The College Board seeks to defuse that by saying it will partner with the nonprofit Khan Academy to provide free test preparation materials for the redesigned SAT. It also says every income-eligible student who takes the SAT will receive four fee waivers to apply for college, which continues an effort the College Board has had to assist low-income students.
These are the first SAT upgrades since 2005 when the essay portion was added and analogy questions were removed. There have been other notable changes to the test, such as in 1994 when antonym questions were removed and calculators were allowed for the first time. The test was first used in 1926.
The SAT was taken last year by 1.7 million students. It has historically been more popular on the coasts, while the other main standardized college entrance exam, the ACT, dominated the central U.S. The ACT overtook the SAT in overall use in 2012, in part because it is taken by almost every junior in 13 states as part of those states’ testing regimen.
ACT president Jon Erickson said when hearing of the SAT changes, his take-away was that “they could’ve been talking about the ACT now.”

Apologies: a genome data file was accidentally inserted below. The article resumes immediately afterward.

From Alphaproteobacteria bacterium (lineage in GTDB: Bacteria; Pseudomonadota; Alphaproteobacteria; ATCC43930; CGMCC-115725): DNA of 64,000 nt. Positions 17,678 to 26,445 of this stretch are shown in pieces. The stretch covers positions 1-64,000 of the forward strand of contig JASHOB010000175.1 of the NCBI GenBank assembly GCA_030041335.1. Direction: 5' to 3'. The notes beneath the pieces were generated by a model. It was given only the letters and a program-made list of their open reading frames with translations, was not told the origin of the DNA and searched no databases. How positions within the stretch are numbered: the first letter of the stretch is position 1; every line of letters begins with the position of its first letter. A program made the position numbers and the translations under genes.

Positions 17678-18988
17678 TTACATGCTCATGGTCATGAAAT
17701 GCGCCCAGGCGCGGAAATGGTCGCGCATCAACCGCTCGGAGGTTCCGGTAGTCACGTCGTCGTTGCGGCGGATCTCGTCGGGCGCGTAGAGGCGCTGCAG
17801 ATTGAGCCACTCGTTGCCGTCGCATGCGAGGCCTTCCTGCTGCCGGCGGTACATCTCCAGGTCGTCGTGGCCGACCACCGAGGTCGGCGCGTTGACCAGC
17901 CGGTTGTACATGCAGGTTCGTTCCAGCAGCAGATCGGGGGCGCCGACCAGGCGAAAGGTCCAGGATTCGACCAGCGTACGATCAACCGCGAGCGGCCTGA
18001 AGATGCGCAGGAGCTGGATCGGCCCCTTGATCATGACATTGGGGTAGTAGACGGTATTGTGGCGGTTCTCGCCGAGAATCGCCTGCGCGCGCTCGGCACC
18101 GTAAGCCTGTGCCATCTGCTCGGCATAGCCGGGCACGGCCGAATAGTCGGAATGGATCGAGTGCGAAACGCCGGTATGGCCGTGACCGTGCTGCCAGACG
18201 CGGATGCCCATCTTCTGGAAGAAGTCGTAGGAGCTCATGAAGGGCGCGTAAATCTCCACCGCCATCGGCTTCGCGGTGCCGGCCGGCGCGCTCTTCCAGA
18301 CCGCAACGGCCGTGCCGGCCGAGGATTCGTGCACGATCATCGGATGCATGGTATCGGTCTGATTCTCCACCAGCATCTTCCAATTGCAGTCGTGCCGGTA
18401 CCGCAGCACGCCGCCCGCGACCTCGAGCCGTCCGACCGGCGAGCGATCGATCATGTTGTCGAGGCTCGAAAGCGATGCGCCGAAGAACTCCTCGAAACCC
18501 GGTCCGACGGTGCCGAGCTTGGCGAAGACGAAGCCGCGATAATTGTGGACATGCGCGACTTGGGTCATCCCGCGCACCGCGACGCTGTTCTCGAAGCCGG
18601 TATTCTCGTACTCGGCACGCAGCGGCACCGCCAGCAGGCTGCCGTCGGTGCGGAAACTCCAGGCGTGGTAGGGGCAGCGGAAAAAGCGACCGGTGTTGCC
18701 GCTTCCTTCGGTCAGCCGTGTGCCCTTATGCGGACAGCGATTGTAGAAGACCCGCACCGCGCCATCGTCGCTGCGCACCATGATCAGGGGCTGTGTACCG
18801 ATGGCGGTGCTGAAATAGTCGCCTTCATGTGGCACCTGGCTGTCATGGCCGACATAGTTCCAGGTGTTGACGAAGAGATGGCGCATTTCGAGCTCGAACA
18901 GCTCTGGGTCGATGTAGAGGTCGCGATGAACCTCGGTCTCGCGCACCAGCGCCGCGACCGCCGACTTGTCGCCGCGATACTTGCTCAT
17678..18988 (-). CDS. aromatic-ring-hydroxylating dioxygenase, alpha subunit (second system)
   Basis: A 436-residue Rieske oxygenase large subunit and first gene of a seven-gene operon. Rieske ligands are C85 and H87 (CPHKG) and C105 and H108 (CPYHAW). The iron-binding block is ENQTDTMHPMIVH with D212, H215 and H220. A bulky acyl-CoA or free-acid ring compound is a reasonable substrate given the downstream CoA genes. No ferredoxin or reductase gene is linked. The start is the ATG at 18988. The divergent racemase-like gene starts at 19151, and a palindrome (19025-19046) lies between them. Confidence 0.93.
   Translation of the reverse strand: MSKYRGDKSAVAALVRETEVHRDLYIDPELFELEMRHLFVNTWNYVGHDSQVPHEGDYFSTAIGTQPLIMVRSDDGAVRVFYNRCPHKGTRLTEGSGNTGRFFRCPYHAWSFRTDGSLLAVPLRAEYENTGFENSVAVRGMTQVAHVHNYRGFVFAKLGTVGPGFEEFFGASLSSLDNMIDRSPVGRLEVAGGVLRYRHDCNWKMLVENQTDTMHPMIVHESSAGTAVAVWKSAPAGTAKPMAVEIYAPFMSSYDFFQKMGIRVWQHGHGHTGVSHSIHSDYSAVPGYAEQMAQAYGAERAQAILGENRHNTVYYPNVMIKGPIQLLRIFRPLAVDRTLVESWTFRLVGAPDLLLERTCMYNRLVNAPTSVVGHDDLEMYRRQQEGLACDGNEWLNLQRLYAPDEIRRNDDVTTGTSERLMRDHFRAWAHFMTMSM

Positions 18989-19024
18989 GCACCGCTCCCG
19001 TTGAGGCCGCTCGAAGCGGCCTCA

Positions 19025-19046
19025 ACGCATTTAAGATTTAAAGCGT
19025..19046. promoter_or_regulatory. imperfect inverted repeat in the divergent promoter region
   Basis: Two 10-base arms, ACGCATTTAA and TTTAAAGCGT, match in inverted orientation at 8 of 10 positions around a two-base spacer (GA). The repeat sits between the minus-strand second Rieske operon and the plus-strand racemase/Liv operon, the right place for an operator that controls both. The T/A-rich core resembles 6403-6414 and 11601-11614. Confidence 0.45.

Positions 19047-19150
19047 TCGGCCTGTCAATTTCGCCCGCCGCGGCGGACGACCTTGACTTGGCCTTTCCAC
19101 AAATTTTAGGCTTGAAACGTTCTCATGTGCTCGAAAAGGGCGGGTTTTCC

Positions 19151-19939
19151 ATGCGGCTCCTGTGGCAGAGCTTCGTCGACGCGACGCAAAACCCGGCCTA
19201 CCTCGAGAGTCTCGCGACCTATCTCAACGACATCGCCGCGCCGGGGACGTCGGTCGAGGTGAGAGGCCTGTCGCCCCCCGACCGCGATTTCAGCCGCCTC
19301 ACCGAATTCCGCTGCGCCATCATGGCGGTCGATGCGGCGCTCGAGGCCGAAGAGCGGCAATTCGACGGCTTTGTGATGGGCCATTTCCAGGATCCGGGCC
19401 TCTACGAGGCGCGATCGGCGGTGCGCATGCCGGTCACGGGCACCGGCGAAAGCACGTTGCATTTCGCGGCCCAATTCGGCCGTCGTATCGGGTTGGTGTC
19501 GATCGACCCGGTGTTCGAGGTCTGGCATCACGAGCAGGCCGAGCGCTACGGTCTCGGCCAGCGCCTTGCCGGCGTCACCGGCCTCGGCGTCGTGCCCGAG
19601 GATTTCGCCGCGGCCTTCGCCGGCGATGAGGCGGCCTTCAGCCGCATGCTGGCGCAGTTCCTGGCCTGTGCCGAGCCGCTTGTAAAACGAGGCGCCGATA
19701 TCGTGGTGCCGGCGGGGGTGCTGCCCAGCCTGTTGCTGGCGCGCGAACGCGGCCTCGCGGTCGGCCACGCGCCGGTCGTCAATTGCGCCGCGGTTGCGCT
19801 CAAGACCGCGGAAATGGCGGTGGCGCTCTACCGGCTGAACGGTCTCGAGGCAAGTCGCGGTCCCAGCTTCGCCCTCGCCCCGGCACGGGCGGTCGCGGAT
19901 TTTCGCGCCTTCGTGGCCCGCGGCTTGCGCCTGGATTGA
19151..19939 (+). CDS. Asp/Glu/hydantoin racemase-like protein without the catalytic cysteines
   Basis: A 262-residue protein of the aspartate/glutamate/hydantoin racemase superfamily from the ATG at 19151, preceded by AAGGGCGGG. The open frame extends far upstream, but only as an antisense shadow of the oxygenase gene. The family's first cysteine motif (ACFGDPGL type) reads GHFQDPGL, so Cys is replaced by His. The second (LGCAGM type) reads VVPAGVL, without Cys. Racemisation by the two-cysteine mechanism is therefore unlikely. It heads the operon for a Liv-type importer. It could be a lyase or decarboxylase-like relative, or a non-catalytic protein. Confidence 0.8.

“I didn’t hear anything new and radical and different and groundbreaking, so I was a little left wanting, at least at the end of this first announcement,” Erickson said in a phone interview.
Bob Schaeffer, education director at the National Center for Fair & Open Testing, or FairTest, said it is laudable that the SAT partnership with Kahn Academy will provide free test preparation but it is unlikely to make a dent in the market for such preparation. He also said the new test is unlikely to be better than the current one. His organization has a database with institutions that don’t require ACT or SAT scores to make admissions decisions.
(©2014 CBS Local Media, a division of CBS Radio Inc. All Rights Reserved. This material may not be published, broadcast, rewritten, or redistributed. The Associated Press contributed to this report.)